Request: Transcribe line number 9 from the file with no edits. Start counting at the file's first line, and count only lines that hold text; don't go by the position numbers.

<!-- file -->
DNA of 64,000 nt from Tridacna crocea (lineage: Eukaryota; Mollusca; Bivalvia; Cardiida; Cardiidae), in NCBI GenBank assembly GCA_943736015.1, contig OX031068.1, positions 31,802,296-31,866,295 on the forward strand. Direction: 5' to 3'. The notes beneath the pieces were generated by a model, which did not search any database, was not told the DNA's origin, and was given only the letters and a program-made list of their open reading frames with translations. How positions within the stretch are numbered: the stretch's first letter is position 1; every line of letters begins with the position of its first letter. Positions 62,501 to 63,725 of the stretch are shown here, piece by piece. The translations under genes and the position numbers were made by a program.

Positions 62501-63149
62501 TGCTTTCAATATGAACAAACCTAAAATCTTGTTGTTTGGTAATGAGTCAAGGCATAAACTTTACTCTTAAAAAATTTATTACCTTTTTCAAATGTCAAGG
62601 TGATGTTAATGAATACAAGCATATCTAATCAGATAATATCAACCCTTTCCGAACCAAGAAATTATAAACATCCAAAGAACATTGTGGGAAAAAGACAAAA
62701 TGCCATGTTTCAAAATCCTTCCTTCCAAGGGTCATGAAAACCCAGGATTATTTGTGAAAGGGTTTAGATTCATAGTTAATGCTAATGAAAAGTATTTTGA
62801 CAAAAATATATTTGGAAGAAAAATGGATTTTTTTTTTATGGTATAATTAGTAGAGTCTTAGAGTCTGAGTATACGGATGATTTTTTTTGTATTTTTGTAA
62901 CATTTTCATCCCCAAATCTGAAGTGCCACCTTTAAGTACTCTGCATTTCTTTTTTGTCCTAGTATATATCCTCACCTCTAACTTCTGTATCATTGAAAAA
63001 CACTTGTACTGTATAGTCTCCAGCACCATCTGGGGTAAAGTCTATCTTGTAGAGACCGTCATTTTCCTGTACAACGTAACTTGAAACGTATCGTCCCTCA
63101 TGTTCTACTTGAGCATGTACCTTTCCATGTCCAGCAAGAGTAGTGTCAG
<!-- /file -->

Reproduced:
63101 TGTTCTACTTGAGCATGTACCTTTCCATGTCCAGCAAGAGTAGTGTCAG